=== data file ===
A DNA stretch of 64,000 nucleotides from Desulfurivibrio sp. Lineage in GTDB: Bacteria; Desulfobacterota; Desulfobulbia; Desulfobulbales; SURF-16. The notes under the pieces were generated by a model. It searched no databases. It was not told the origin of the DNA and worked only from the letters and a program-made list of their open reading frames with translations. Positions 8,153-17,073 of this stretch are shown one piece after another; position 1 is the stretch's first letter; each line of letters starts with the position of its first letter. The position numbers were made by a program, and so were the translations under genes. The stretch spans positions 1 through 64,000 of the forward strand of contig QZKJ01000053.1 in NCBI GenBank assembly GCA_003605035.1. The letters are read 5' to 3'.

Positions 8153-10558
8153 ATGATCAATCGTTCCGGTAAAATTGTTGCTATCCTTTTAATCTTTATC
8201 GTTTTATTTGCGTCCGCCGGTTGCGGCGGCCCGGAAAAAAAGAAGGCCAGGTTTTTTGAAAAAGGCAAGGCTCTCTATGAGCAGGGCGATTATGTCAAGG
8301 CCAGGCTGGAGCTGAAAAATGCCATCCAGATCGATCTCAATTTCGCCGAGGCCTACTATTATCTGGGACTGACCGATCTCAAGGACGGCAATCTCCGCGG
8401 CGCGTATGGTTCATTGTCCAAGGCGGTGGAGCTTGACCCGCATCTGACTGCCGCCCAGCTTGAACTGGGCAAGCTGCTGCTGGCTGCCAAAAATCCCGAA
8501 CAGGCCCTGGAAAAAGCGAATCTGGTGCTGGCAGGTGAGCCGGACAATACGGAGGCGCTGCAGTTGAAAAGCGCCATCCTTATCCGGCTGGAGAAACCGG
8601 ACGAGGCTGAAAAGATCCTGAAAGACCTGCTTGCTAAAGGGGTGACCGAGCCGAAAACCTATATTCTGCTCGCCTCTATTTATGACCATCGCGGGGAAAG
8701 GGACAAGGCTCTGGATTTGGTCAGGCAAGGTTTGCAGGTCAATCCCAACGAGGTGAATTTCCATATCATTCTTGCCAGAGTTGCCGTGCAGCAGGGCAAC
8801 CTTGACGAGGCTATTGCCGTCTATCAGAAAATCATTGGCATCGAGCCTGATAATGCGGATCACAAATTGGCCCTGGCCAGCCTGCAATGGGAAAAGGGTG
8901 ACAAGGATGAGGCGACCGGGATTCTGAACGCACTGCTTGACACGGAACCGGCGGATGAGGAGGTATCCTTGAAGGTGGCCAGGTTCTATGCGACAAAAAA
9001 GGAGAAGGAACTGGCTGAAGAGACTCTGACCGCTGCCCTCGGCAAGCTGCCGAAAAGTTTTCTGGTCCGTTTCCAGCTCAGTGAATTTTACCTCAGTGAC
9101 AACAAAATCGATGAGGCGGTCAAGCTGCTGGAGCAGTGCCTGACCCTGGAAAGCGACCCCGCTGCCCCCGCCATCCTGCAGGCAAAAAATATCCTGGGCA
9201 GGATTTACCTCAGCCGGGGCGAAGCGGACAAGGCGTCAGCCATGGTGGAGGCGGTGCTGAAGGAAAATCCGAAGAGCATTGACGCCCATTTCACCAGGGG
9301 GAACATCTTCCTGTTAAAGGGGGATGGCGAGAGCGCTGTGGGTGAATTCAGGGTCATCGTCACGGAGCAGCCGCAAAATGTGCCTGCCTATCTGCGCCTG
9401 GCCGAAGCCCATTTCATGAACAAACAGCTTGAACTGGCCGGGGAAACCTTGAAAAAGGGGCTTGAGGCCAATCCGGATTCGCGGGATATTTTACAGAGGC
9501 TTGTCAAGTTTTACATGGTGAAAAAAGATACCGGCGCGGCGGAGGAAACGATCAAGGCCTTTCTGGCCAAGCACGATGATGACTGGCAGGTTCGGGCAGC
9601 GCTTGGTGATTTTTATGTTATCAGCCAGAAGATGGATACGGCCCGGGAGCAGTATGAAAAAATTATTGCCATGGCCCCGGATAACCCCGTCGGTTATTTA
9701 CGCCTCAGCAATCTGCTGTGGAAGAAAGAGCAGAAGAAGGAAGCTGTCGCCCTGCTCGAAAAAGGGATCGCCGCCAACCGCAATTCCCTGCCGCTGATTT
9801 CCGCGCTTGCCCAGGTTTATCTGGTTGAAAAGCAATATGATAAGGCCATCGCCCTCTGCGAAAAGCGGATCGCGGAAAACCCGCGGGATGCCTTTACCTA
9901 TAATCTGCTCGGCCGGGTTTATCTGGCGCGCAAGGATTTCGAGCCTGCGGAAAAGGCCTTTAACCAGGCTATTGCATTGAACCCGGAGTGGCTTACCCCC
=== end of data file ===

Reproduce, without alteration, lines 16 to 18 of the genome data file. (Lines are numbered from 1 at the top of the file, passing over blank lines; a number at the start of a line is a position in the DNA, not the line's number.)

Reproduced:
9401 GCCGAAGCCCATTTCATGAACAAACAGCTTGAACTGGCCGGGGAAACCTTGAAAAAGGGGCTTGAGGCCAATCCGGATTCGCGGGATATTTTACAGAGGC
9501 TTGTCAAGTTTTACATGGTGAAAAAAGATACCGGCGCGGCGGAGGAAACGATCAAGGCCTTTCTGGCCAAGCACGATGATGACTGGCAGGTTCGGGCAGC
9601 GCTTGGTGATTTTTATGTTATCAGCCAGAAGATGGATACGGCCCGGGAGCAGTATGAAAAAATTATTGCCATGGCCCCGGATAACCCCGTCGGTTATTTA